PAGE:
Corn futures are called 3 to 5 cents lower. Overnight trade was 3 1/2 to 5 3/4 cents lower. Chart patterns show a negative bias and traders are still worried about index fund rebalancing. The March contract has been able to hold support in the $3.60 area, but fell below that level overnight. Weakness in crude oil has also been a negative factor for corn recently.

Soybean futures are called 6 to 8 cents lower following overnight trade that ended that way. Spillover pressure from weakness in corn along with soybean oil being pressured by lower world palm oil prices will be bearish factors. Soil moisture levels are favorable in most major growing areas of South America and estimates of Brazil's soybean production are on the rise.

Wheat futures are called 2 to 4 cents lower. Overnight CBOT trade was 3 1/2 to 5 cents lower and the KCBT was 2 1/2 to 3 1/2 cents lower. The CBOT dipped below light chart support on Monday, but the KCBT March contract held support right at $4.74 level overnight. Fundamentals remain generally bearish. Export demand remains sluggish and forecasts call for more precipitation in the Plains. In addition, the market remains concerned about selling related to index fund rebalancing.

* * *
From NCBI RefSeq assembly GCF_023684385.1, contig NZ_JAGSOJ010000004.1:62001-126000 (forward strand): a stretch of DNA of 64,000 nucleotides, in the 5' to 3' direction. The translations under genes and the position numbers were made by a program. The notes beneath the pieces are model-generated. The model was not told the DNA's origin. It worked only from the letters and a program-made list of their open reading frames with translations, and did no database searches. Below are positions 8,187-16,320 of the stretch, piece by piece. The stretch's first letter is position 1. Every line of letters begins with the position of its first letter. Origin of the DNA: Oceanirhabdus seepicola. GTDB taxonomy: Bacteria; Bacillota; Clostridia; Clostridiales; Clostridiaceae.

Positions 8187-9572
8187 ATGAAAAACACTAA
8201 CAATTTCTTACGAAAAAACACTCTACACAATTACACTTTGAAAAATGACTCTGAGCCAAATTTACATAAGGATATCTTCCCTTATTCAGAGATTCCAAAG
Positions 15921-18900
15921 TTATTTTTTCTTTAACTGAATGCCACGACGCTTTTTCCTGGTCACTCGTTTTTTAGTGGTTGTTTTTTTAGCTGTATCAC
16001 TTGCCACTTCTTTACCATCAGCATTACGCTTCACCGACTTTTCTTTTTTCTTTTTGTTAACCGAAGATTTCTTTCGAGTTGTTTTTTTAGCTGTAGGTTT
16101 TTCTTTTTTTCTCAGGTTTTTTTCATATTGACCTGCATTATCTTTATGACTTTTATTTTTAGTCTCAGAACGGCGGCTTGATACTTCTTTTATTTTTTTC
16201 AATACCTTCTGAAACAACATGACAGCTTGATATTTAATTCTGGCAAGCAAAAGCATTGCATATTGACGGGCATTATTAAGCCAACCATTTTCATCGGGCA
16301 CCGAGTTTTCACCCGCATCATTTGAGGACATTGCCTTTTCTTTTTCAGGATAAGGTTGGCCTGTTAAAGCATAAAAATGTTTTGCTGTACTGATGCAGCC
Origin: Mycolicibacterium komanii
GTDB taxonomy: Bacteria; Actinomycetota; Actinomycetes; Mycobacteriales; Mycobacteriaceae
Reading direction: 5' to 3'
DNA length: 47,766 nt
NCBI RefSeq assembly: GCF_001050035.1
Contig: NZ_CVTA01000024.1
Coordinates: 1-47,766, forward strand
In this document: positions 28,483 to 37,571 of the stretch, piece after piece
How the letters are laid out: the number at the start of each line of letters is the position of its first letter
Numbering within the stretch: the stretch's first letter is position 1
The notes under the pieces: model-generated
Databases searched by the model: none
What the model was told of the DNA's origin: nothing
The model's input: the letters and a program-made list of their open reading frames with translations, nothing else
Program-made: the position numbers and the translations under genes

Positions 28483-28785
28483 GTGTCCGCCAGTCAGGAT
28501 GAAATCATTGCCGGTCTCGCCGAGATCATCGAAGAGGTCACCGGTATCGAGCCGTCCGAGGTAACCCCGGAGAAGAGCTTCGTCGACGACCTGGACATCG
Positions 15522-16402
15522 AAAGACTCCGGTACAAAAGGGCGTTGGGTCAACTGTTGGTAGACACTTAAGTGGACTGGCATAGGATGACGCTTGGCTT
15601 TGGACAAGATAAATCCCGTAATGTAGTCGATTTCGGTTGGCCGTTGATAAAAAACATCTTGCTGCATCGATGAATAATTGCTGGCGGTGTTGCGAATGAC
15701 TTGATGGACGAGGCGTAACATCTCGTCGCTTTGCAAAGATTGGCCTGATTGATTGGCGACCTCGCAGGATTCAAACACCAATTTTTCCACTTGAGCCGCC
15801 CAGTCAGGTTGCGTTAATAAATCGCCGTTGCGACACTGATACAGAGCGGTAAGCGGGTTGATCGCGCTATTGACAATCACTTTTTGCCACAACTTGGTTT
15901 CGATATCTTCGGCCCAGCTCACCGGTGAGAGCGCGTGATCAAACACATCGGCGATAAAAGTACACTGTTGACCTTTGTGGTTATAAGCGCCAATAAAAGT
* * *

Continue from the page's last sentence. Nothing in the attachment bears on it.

Cattle futures are called steady to higher. Strength in boxed beef prices and forecast for another winter storm to hit the Plains later this week and weekend will be supportive. Boxed beef prices were $1.59 to $2.33 higher on Monday. Feedlot supplies remain ample, but weather stress has delayed cattle enough to limit supply concerns.

Lean hog futures are called steady to mixed. Futures will likely be choppy until there is some direction from the cash market. Cash prices are expected to be steady to mixed today. Packers have most immediate needs covered. Packer margins will be helped by the 53 cent jump in cutouts on Monday.